BWW Review: CHICAGO at Rochester Broadway Theatre Leauge
If you see steam rising out of the top of the Auditorium Theatre over the next few days, or if East Main Street feels just a little bit hotter than usual, it's because Chicago, Broadway's longest running American musical--and certainly its sultriest-- is in town. And while you may come for the fishnets, you'll stay for the passion and intrigue that this staple of Broadway always delivers, from the opening song to the final curtain call.
Set during the 1920's in the city after which the show is named, Chicago tells the story of nightclub sensation Velma (Terra C. MacLeodd) who murders her philandering husband and backstabbing sister, and the city's slickest lawyer, Billy Flynn (Peter Lockyer), who is set to defend her. But when Roxie (Dylis Croman) winds up in prison for killing her lover, Billy takes on her case as well -- turning her into a media circus of headlines. Neither woman will be outdone in their fight against each other and the public for fame and celebrity, though not for lack of trying.
When it comes to the stuff that Chicago is famous for-the brilliant choreography, big musical numbers, burlesque aesthetic, eye candy (male and female)-this production does not disappoint. "Cell Block Tango" and "All That Jazz", arguably the show's most recognizable songs, are highly entertaining, but lesser-known "We Both Reached for the Gun" steals the show. This scene features Billy at a press conference recreating Roxie's murder of her husband using Roxie as a marionette to tell the story. The physical comedy is pure brilliance.
Both Lockyer's Flynn and Croman's Roxy inhabit their characters wonderfully, Flynn as the greasy attention-crazed attorney (though really more of a sleazy talent agent) and Roxy as the manipulative seductress. The show-stealer however, as is the case in many productions of Chicago, is "Mama" Morton (Jennifer Fouche), who blew the roof off the place with "When You're Good to Mama."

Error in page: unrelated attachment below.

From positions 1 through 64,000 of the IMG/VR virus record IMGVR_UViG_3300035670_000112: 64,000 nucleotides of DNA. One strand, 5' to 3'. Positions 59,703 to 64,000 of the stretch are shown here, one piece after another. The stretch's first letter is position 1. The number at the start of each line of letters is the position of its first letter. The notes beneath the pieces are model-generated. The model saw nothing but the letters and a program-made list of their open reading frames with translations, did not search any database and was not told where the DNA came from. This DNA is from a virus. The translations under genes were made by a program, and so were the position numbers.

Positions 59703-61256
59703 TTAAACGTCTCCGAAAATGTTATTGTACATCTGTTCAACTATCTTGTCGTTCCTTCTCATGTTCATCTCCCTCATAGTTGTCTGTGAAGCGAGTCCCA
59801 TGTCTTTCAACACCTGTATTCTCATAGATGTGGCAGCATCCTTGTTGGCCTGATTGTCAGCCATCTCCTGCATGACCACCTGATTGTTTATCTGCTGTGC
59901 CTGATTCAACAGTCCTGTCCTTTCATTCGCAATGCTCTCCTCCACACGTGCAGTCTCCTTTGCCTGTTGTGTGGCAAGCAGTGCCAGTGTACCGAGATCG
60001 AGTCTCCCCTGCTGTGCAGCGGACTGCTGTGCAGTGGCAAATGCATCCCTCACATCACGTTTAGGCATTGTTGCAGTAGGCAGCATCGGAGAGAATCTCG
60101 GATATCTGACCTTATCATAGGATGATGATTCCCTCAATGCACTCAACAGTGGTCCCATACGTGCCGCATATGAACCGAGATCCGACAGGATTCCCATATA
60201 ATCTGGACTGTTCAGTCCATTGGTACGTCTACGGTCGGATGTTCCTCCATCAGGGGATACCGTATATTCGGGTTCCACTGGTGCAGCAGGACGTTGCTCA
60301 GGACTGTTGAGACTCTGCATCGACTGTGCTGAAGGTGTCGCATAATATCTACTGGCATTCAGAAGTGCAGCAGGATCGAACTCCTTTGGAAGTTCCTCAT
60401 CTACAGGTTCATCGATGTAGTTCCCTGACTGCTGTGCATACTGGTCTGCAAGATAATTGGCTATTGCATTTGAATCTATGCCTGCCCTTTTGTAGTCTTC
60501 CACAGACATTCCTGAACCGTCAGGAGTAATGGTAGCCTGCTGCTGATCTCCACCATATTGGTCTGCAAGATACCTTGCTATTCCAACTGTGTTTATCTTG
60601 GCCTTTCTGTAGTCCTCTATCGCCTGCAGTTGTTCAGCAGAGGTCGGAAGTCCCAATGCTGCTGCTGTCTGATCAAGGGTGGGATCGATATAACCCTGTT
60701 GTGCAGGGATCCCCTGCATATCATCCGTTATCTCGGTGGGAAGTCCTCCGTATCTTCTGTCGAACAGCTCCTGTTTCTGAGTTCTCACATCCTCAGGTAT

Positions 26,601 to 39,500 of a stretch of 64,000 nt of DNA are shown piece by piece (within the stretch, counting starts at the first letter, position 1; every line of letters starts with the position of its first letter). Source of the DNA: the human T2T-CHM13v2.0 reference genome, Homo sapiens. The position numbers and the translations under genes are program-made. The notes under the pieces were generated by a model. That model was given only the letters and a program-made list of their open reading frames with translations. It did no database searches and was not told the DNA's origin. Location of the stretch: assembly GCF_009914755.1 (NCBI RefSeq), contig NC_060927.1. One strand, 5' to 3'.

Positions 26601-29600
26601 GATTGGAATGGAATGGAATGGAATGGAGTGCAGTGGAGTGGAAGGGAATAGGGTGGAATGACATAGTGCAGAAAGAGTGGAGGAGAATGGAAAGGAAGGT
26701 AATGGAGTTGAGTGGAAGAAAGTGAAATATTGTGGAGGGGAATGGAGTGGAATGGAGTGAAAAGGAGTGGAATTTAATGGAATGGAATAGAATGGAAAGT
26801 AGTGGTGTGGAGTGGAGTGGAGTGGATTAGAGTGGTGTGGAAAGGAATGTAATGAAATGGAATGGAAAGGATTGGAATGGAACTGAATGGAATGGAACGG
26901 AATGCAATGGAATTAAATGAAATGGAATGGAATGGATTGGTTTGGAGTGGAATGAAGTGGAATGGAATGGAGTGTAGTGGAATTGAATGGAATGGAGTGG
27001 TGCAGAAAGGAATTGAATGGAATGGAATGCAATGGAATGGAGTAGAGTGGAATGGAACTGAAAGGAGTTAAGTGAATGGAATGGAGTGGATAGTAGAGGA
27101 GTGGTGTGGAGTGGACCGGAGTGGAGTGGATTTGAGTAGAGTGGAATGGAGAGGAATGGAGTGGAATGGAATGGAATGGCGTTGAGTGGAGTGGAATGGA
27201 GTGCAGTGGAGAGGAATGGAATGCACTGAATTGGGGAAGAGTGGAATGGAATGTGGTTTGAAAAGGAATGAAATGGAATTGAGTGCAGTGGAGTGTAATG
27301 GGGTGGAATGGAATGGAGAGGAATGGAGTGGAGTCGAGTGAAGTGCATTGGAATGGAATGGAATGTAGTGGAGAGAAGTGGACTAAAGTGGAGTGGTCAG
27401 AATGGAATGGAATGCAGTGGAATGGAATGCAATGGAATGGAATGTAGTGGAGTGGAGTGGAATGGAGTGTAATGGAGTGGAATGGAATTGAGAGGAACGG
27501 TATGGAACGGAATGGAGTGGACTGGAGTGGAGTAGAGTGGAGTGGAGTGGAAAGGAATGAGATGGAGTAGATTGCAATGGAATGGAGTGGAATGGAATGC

This production's choice to put the orchestra against the back wall of the stage gives it the authentic nightclub look-and-feel, despite the show being mostly set inside a prison. In many ways it casts the band as another character in the show, particularly the ways in which characters interact with the maestro throughout the story.
While its "longest-running American musical" status is prominently flourished as an accolade-as it should be-it would be disingenuous not to note that the show could use some freshening; after all, 23 years is a long time! There are long stretches, particularly in the second act, when Chicago sort of muddles along with no meaningful plot development or musical pizazz. The show's climax comes when Billy masterfully clears Roxy's name in court, after which he leaves the stage and there's a solid 10 minutes in which Roxy and co. just hum along with the orchestra and dance around aimlessly, ending the show on a decidedly anti-climactic note.
Inspired young producers of the world, this is your moment! You future Lin Manuel-Miranda's, why not re-work Chicago for 2019? The show is rife with themes that are just as ever-present today as they were in the 1920's, perhaps even more so; particularly our cultural obsession with fame and celebrity. Can you imagine a Chicago in which the newspapers were swapped out for Twitter and Instagram, or where Roxy was a more Kardashian-like figure? While the classic production will always be a hit, a trimmed-up, modernized Chicago would set Broadway on fire. It may sound crazy, but a hip-hop founding fathers musical probably sounded crazy in pitch meetings too.
While it sometimes feels a bit tired, the production of Chicago currently playing at the Auditorium Theatre delivers all the passion, lust, sex-appeal, and jaw-dropping choreography that fans have come to expect from the show. It's playing until this Sunday, February 10th. For tickets and more information, click here.